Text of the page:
The finite length of old age is tolerable if old age is all that lies ahead. But you and me increasingly appear to be viable candidates to be one of the generations that will see the phenomenon of old age reversed. We win sports championships in our twenties, we have children in our thirties, we run government departments in our sixties, then we make peace with our ultimate predicament in our seventies. What if that comes to an end? What happens when eighty year olds can climb the Mt. Everest, make scientific breakthroughs or play in rock bands? The nature of existence begins to change and a prospect we could once make peace with gradually becomes intolerable, an inhumanity imposed by nature on par with the worst evils mankind has born witness to.

I do not consider nature itself to be evil or cruel. What we refer to as evil are good things damaged through subjection to disorder. I believe nature strives for minimal suffering with the means available to it, as it struggles in a material realm subject to the laws of physics. As it grows more complex, its ability to eliminate suffering increases. In the more complex animals, pain signals that serve to enhance survival are ameliorated by opioids released to allow us to struggle through injuries. Predators evolve that prey on weak and sickly animals, the womb spontaneously aborts most embryos with severe chromosomal abnormalities. Hunger causes pain at first, but then the animal becomes placid and at peace, to the degree that human beings induce hunger in their own bodies to put their minds at ease.

Nature strives towards maximal hedonic output with the means available to it, we are its latest creation devoted to said purpose. It gave birth to an organism with destructive as well as creative powers without precedent. It can explore the depths of the ocean, turn forests into piles of ashes, insert a flagpole into the dust of the moon. Whether we are an extension of nature or a malicious outgrowth at odds with the totality of the creation depends upon the choices we make. The ships we crash on the bottom of the ocean can give birth to coral reefs, with ropes in the sea we create fields of seaweed filled to the brim with fish of all different shapes and sizes. We introduced camels into the Australian desert, the African hippopotamus dwells in the rivers of the Amazon forest, the Redwood tree of the American west coast grows in Europe for the first time in millions of years. We are creator as well as destroyer, we rescue branches of the tree of life that were about to descend into oblivion and introduce life where it has never been seen before.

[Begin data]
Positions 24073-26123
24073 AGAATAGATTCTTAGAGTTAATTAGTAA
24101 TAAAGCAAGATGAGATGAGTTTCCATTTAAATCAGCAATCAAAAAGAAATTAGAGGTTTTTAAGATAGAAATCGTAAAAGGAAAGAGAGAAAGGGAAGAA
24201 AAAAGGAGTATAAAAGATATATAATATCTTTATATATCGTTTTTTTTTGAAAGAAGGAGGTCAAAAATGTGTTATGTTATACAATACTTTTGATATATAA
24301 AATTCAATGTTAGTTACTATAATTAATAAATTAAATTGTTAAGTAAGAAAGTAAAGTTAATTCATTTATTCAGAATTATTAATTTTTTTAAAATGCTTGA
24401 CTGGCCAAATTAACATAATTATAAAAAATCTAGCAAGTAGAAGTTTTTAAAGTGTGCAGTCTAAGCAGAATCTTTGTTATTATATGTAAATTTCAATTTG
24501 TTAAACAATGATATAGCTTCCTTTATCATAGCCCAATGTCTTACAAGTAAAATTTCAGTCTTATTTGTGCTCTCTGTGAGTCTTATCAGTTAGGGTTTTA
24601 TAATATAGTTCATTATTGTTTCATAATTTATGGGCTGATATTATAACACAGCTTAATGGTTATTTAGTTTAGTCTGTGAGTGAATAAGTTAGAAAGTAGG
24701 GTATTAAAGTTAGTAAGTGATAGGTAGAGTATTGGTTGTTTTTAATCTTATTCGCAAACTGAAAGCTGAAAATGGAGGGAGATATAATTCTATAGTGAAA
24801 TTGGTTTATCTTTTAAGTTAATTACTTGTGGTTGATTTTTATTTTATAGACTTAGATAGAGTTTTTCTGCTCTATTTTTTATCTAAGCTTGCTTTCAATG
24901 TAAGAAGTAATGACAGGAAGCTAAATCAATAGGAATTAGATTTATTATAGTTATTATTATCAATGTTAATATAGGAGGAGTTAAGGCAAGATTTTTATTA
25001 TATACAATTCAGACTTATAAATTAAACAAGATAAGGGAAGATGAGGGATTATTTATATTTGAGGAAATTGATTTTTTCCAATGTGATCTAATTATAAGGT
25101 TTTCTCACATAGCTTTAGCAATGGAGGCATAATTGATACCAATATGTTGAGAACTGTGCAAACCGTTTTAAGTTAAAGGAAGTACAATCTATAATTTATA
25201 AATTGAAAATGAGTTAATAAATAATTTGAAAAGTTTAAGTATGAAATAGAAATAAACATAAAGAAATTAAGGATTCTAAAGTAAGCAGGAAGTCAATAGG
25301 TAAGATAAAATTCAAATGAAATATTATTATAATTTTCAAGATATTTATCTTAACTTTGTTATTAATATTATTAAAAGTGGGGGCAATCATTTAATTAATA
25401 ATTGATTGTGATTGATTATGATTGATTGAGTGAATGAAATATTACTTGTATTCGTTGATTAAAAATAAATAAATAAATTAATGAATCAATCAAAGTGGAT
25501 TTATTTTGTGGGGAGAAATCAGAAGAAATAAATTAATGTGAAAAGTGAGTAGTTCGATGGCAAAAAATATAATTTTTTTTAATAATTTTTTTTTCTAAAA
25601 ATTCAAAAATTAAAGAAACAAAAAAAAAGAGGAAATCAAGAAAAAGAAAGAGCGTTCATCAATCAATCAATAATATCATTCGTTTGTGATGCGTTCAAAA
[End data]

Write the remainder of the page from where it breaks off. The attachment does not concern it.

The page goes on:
When nature gave birth to man it gave birth to an organism that seems destined to bring an end to the greatest form of suffering around today, the process of aging. Nature was limited in its creative potential by the fact that it was subject to the force of entropy. Whatever it built had to last long enough to reproduce, after which nothing that might occur to its productions genuinely mattered any longer. Its organisms thus succumbed to accumulating damage, a fact that inherently limited human potential. As we all live longer, the entropy we endure becomes a growing burden, a problem that dramatically reduces hedonic potential. Aging is a waste, in the sense that it prohibits us from living out our lives to their fullest possible extent. As human life expectancy increases, more opportunities open up for us.

The economic implications of the black swan

To make a long story short, I’m proposing that the process of aging as we’ve been familiar with since time immemorial is about to come to an end. Although life expectancy has steadily risen throughout the industrial era, most of us are underestimating how fast these upcoming changes are going to take place. It’s going to happen so fast, that the impact it will have on how we live out our lives and structure our societies and economies will inevitably be disruptive. Overall it should be a positive development, but it’s hard to avoid the impression that the impact we’ll see on the economic structure of society will be enormous.

If you remember where companies like Google, Yahoo and Amazon were twenty years ago, I think you have a pretty good image of where the rejuvenation industry is today. Before I’m recorded as stating that throwing some money at rejuvenation companies is guaranteed to make you rich, I have to point out another issue first, which is that industries like these tend to have numerous new entrants with sky-high valuations that end up failing, because everyone begins throwing money at these companies. This doesn’t take away the simple fact however, that some of these companies are going to figure out how to introduce these new technologies to the general population. These companies will be the pharmaceutical giants of tomorrow’s dystopian cyberpunk future.